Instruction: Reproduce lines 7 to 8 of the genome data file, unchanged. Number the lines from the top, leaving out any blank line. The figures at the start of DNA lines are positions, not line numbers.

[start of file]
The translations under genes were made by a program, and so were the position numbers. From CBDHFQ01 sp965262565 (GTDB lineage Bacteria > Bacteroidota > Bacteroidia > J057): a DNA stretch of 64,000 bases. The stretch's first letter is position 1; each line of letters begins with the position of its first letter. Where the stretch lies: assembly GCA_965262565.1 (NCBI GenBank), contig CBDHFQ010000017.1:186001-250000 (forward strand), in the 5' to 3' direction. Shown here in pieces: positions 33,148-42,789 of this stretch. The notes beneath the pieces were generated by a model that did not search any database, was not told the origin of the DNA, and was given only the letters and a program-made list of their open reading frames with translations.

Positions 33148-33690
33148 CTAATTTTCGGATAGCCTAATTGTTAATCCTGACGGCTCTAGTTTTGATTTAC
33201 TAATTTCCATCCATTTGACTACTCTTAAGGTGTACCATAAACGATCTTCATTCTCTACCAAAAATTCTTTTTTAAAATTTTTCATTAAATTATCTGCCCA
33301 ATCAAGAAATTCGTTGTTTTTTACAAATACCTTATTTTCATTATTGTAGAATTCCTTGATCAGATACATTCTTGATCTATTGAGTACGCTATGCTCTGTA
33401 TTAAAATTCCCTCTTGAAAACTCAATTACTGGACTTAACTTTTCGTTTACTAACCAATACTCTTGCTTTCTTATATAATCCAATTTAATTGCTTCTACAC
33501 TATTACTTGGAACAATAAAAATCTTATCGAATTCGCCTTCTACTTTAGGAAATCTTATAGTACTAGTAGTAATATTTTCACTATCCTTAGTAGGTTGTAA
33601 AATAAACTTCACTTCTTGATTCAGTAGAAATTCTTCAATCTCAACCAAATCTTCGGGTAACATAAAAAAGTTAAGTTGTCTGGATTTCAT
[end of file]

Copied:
33501 TATTACTTGGAACAATAAAAATCTTATCGAATTCGCCTTCTACTTTAGGAAATCTTATAGTACTAGTAGTAATATTTTCACTATCCTTAGTAGGTTGTAA
33601 AATAAACTTCACTTCTTGATTCAGTAGAAATTCTTCAATCTCAACCAAATCTTCGGGTAACATAAAAAAGTTAAGTTGTCTGGATTTCAT